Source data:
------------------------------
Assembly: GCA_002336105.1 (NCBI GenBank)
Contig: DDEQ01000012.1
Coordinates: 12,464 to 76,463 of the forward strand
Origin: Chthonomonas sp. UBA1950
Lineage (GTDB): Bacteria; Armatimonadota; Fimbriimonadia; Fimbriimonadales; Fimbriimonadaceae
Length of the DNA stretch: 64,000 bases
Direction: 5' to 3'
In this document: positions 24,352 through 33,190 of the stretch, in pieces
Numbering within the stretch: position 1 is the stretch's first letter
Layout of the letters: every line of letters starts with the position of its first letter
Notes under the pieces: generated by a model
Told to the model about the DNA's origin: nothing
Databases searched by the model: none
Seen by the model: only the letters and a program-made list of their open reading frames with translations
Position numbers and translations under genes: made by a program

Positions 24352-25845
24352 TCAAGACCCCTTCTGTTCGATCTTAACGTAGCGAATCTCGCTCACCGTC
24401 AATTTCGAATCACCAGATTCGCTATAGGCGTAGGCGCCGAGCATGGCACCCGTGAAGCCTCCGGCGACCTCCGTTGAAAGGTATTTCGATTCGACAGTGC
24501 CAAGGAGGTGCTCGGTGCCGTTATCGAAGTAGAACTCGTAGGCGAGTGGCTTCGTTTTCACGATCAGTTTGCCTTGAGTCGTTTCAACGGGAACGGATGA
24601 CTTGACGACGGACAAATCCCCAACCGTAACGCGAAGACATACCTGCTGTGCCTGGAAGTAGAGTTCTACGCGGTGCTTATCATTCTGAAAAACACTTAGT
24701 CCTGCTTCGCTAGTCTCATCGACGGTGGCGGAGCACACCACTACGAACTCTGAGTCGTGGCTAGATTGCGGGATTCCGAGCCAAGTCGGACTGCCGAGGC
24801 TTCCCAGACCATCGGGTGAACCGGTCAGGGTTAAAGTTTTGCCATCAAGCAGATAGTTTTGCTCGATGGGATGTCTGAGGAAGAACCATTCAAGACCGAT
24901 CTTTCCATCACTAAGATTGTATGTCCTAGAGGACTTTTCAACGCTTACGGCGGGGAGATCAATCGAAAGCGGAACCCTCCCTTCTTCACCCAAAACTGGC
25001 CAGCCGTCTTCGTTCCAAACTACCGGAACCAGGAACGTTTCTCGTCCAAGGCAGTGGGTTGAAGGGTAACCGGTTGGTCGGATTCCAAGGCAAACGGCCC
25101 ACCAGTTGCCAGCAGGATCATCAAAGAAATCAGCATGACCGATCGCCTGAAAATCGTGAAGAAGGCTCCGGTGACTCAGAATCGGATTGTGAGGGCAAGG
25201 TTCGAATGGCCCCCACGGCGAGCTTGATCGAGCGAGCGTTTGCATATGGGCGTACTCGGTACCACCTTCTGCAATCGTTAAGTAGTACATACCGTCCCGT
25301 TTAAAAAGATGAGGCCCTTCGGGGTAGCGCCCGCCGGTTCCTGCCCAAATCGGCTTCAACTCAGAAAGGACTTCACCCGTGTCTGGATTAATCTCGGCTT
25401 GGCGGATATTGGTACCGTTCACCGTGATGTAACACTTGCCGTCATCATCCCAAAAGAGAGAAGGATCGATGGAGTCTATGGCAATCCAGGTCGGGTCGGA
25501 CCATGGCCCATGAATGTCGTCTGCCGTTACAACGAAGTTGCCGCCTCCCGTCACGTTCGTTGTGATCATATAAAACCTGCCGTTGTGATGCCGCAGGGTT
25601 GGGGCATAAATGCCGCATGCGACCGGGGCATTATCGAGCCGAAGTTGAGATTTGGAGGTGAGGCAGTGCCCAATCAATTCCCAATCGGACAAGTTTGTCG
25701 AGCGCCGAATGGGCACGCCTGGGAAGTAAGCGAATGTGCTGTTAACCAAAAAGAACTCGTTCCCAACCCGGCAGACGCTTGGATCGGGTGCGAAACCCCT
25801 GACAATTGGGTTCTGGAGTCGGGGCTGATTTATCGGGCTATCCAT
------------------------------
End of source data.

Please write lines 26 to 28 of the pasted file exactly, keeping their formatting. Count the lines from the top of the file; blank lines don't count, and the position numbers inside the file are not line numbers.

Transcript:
25201 TTCGAATGGCCCCCACGGCGAGCTTGATCGAGCGAGCGTTTGCATATGGGCGTACTCGGTACCACCTTCTGCAATCGTTAAGTAGTACATACCGTCCCGT
25301 TTAAAAAGATGAGGCCCTTCGGGGTAGCGCCCGCCGGTTCCTGCCCAAATCGGCTTCAACTCAGAAAGGACTTCACCCGTGTCTGGATTAATCTCGGCTT
25401 GGCGGATATTGGTACCGTTCACCGTGATGTAACACTTGCCGTCATCATCCCAAAAGAGAGAAGGATCGATGGAGTCTATGGCAATCCAGGTCGGGTCGGA